This morning Alex Ross posted a short summary of the Hattogate scandal with links to some key sites that get to the heart of the matter. The one I found interesting enough to follow up is to Pristine Classical’s Hatto Hoax page. Andrew Rose, the engineer who runs the site, specializes in audio restoration—and it seems that he was instrumental in showing that a hoax had been perpetrated in the first place. The evidence that he produces on his site is quite convincing, I’d say. Another blog that has reasonably succinct, intelligent coverage of Hattogate is Jessica Duchen’s, and this post from On An Overgrown Path shows in stark, graphical terms how much more interested we all seem to be in scandal than anything else.
But that’s now why I’m writing.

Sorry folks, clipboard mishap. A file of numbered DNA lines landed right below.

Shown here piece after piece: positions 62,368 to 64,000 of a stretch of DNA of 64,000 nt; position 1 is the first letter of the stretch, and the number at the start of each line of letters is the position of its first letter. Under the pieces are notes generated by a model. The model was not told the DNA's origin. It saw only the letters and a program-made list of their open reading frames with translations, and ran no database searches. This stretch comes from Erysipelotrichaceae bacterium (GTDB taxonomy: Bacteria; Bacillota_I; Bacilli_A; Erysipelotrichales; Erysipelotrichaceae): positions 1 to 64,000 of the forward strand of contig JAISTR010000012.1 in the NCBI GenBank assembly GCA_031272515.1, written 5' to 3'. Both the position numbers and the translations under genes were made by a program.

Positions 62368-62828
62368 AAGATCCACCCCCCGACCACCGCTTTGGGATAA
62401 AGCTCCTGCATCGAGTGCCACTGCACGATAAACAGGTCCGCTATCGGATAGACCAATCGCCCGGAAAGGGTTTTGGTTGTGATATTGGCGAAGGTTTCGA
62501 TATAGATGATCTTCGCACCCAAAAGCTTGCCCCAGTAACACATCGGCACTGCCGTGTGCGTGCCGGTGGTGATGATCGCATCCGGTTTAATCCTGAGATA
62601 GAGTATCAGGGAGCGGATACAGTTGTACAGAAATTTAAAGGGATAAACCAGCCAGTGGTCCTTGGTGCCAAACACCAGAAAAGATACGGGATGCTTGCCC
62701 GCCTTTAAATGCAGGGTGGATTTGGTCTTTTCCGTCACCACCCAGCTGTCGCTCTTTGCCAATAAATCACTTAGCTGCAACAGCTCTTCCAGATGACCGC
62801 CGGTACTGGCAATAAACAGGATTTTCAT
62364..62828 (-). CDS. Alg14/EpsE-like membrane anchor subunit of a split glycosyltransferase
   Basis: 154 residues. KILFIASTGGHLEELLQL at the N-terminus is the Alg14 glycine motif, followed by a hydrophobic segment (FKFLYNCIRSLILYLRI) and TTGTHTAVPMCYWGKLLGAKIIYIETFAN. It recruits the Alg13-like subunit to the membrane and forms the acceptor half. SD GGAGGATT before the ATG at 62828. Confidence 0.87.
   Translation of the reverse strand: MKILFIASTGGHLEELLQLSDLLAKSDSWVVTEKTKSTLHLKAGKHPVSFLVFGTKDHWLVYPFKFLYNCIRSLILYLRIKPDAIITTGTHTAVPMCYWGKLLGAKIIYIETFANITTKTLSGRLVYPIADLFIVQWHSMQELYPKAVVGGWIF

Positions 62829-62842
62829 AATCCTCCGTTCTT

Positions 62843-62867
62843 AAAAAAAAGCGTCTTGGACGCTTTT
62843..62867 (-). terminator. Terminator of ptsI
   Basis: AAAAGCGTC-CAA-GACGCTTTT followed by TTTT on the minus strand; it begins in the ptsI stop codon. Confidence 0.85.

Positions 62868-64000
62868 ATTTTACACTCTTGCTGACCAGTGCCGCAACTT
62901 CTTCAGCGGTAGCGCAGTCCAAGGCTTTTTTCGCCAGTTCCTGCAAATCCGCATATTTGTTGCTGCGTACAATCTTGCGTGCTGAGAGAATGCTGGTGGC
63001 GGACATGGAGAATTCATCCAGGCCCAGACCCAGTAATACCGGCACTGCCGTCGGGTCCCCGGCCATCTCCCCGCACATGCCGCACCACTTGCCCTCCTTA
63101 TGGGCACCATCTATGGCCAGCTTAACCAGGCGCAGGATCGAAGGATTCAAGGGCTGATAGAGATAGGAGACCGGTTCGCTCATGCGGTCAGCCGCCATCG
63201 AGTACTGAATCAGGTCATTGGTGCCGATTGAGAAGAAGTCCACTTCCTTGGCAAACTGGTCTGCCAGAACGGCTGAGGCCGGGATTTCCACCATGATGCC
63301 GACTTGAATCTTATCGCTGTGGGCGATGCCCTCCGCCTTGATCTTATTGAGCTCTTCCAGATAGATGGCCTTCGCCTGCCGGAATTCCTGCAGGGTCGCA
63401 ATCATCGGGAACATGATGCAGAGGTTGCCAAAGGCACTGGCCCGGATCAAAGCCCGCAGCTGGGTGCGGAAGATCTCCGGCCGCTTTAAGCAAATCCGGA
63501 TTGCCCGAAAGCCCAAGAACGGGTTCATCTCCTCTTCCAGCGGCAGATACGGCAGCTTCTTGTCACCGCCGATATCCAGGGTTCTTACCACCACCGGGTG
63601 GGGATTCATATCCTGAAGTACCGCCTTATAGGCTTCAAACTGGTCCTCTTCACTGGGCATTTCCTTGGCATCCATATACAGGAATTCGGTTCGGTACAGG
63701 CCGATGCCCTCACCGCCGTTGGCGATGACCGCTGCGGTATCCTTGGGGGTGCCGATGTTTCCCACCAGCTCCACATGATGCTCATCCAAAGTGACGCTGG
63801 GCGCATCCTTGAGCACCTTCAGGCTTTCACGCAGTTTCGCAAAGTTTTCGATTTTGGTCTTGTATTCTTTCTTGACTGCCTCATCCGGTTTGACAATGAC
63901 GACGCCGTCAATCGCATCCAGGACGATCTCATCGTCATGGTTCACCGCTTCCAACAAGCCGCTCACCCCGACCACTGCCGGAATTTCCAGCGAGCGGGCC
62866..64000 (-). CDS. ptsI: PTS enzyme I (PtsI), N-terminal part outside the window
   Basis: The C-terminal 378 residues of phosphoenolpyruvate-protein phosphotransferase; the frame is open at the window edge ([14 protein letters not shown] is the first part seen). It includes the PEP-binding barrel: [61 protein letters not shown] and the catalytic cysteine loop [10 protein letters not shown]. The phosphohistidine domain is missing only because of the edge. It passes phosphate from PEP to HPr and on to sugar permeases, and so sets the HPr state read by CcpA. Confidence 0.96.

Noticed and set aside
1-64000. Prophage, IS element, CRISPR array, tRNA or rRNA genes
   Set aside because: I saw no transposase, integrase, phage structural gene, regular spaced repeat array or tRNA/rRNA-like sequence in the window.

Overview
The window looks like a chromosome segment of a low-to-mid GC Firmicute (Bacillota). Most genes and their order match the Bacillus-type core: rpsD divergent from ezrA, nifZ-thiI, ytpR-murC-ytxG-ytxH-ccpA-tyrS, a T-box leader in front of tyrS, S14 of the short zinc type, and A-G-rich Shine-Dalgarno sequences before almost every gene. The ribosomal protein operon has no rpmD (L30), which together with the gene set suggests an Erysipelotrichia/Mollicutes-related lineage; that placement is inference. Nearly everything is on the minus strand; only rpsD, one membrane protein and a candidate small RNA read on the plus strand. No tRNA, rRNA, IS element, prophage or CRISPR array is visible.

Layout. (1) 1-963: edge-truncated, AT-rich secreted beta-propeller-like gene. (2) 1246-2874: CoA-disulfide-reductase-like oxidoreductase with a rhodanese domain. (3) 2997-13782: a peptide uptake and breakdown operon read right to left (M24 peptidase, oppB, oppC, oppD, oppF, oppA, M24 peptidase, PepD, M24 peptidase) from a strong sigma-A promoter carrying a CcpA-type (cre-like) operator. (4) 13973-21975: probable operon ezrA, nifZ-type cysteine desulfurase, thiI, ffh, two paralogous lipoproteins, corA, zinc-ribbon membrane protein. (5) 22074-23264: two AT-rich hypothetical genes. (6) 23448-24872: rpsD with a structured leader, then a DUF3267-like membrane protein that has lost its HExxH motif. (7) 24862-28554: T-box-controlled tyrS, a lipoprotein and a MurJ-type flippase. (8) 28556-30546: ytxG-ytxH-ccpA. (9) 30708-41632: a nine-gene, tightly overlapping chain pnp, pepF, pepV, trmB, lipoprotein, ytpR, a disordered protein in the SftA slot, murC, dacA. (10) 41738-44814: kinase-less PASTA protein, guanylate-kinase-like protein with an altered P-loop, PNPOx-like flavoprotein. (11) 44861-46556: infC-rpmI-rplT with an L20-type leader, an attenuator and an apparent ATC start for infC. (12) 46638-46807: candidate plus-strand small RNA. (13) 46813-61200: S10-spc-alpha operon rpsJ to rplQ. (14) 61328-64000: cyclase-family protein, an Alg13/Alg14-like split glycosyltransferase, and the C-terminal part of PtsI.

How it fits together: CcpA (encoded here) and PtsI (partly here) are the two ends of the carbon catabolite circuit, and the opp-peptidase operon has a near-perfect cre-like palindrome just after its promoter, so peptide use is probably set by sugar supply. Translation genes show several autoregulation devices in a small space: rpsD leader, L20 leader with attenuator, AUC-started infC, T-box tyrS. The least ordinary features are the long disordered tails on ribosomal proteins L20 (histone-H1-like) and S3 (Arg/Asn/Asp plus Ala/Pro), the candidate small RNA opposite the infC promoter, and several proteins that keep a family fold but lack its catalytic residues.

A much more heartening item on the Pristine Audio web site is a restored recording of Alfred Cortot and Jacques Thibaud playing Beethoven’s Kreutzer Sonata. The entire recording can be downloaded for free “for a limited time” (doesn’t seem to say how limited). When that offer expires you can go here to buy it. It’s a wonderful, luminous performance, beautifully restored and remastered. It brings to mind a book I read a few months ago about the effect recordings have had on classical performance—Performing Music in the Age of Recording, by Robert Philip. The author’s main point is that, through the experience of their own recordings, classical performers became more self-consciously perfectionist over the course of the 20th century. An interesting and readable book, though written as if from a parallel universe in which nothing but classical music was ever recording, which struck me as almost surreal. Features of early 20th-century classical recordings documented in the book are looser ensemble playing, more mistakes, more exaggerated rubato, pianists letting left and right hands get out of sync, and from the strings lots of portamenti but little vibrato. The playing was sometimes just plain sloppy, it seems, though clearly that isn’t the case on this Thibaud-Cortot recording. The lack of vibrato in Thibaud’s playing is striking, though.